# Collider

A collider is a type of particle accelerator involving directed beams of particles. Colliders may either be ring accelerators or linear accelerators, and may collide a single beam of particles against a stationary target or two beams head-on.

Colliders are used as a research tool in particle physics by accelerating particles to very high kinetic energy and letting them impact other particles. Analysis of the byproducts of these collisions gives scientists good evidence of the structure of the subatomic world and the laws of nature governing it. These may become apparent only at high energies and for tiny periods of time, and therefore may be hard or impossible to study in other ways.

## Explanation

In particle physics one gains knowledge about elementary particles by accelerating particles to very high kinetic energy and letting them impact on other particles. For sufficiently high energy, a reaction occurs that transforms the particles into other particles. Detecting these products gives insight into the physics involved.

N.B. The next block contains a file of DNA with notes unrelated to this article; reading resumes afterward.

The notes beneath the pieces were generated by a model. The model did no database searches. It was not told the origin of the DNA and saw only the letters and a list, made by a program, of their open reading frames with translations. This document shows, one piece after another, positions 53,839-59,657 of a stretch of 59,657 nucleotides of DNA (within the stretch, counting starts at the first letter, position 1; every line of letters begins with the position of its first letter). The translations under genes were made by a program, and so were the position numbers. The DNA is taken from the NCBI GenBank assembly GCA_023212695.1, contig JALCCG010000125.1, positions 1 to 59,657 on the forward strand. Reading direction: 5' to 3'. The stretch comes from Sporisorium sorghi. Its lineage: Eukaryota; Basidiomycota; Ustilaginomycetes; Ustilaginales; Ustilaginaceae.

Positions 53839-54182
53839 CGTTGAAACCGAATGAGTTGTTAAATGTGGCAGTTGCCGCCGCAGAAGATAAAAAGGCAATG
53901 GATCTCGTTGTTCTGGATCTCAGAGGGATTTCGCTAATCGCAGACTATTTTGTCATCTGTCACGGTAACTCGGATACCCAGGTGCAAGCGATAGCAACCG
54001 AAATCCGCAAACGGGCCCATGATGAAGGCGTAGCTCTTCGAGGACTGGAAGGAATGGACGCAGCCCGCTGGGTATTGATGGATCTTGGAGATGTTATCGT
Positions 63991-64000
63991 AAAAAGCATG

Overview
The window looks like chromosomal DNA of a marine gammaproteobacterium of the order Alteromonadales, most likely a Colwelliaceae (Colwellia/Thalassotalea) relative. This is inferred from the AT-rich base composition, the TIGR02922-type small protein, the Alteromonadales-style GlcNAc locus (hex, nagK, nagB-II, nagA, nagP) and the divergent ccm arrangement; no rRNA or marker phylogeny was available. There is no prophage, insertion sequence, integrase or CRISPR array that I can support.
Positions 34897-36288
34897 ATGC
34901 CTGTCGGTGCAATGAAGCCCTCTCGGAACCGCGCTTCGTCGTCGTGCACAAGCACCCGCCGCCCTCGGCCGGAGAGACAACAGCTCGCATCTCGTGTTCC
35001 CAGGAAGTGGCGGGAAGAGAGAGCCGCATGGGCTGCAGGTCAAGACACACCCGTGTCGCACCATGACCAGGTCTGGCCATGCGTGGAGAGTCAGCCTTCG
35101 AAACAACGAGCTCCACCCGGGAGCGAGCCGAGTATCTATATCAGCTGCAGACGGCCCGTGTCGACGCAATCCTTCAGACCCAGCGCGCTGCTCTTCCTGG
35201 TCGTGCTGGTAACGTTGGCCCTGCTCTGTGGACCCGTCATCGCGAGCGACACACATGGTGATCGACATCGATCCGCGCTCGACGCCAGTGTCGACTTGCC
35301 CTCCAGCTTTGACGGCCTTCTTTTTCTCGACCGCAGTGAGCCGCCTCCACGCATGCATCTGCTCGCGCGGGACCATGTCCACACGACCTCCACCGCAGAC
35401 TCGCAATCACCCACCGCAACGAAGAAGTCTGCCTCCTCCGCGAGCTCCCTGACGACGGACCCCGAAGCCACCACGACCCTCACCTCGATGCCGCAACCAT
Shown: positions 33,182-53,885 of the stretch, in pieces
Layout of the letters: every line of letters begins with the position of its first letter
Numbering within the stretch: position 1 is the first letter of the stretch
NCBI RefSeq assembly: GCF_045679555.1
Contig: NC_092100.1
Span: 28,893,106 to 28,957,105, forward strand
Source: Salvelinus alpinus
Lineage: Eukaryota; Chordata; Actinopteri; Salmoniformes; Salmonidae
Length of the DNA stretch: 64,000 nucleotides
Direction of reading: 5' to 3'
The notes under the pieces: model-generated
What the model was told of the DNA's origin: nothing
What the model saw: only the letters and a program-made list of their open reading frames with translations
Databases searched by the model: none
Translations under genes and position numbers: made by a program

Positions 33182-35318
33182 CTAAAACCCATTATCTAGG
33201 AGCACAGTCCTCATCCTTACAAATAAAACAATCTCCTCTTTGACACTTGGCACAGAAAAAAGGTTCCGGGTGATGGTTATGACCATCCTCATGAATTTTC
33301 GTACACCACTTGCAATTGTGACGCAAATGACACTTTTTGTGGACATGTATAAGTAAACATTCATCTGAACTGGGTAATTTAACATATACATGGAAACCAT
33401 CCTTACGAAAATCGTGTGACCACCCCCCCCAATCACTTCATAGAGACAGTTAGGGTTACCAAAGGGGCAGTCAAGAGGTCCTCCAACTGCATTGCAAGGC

To do such experiments there are two possible setups:

• Fixed target setup: A beam of particles (the projectiles) is accelerated with a particle accelerator, and as collision partner, one puts a stationary target into the path of the beam.
• Collider: Two beams of particles are accelerated and the beams are directed against each other, so that the particles collide while flying in opposite directions. This process can be used to make strange and anti-matter.

The collider setup is harder to construct but has the great advantage that according to special relativity the energy of an inelastic collision between two particles approaching each other with a given velocity is not just 4 times as high as in the case of one particle resting (as it would be in non-relativistic physics); it can be orders of magnitude higher if the collision velocity is near the speed of light.

In the case of a collider where the collision point is at rest in the laboratory frame (i.e. ${\displaystyle {\vec {p}}_{1}=-{\vec {p}}_{2}}$), the center of mass energy ${\displaystyle E_{\mathrm {cm} }}$ (the energy available for producing new particles in the collision) is simply ${\displaystyle E_{\mathrm {cm} }=E_{1}+E_{2}}$, where ${\displaystyle E_{1}}$ and ${\displaystyle E_{2}}$ is the total energy of a particle from each beam. For a fixed target experiment where particle 2 is at rest, ${\displaystyle E_{\mathrm {cm} }^{2}=m_{1}^{2}+m_{2}^{2}+2m_{2}E_{1}}$.[1]

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